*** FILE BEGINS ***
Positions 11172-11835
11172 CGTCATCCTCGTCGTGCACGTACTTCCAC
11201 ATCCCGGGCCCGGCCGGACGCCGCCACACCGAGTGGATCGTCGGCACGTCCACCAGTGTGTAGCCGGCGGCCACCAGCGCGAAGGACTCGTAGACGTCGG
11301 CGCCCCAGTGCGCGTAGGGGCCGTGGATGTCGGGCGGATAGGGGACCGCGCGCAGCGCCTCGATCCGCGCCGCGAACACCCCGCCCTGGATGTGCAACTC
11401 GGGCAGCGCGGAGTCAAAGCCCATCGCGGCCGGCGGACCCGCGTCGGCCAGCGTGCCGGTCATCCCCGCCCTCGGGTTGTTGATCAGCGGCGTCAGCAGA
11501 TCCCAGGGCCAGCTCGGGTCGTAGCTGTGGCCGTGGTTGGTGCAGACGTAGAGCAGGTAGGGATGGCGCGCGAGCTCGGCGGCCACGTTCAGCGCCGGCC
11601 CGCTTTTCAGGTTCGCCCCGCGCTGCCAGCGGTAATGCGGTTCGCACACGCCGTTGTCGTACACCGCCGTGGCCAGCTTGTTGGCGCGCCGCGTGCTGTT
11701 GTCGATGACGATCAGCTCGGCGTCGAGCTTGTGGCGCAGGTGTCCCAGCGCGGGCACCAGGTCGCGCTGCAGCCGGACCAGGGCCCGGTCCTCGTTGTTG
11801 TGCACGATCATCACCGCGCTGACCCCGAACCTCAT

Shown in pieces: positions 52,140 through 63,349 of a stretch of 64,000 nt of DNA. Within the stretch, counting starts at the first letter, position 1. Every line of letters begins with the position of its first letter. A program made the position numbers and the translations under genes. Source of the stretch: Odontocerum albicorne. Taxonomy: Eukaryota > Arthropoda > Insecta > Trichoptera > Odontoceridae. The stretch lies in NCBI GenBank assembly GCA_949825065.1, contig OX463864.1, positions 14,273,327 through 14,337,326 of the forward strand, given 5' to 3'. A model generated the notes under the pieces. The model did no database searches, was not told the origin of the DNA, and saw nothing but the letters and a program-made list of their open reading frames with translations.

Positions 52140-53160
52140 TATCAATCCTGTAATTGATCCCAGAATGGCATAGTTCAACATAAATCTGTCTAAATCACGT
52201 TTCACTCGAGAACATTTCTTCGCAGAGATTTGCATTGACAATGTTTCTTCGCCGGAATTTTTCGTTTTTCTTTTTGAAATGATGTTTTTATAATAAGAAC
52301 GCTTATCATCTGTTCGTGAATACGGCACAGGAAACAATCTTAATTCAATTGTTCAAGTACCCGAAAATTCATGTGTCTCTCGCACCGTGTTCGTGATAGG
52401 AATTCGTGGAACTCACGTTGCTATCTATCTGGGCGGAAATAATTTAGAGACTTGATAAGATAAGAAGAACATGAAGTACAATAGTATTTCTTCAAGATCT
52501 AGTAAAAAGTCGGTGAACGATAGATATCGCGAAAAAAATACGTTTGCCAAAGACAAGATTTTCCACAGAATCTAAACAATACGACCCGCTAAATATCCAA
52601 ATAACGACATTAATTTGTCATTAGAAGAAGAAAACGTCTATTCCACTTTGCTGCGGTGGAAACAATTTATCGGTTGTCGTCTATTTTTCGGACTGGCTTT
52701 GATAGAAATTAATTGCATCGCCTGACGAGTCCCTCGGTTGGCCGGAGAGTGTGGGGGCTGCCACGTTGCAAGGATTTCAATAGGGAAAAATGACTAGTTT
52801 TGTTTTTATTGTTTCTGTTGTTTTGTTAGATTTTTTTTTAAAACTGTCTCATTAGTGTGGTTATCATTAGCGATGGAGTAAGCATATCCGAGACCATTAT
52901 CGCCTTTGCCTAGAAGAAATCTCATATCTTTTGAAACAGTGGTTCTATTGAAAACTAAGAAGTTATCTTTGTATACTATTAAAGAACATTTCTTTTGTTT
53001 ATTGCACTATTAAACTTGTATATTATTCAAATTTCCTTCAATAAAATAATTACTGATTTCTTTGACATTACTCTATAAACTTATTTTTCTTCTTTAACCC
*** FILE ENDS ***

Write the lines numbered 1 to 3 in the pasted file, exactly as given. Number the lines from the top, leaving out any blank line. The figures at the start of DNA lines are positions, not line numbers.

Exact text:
Positions 11172-11835
11172 CGTCATCCTCGTCGTGCACGTACTTCCAC
11201 ATCCCGGGCCCGGCCGGACGCCGCCACACCGAGTGGATCGTCGGCACGTCCACCAGTGTGTAGCCGGCGGCCACCAGCGCGAAGGACTCGTAGACGTCGG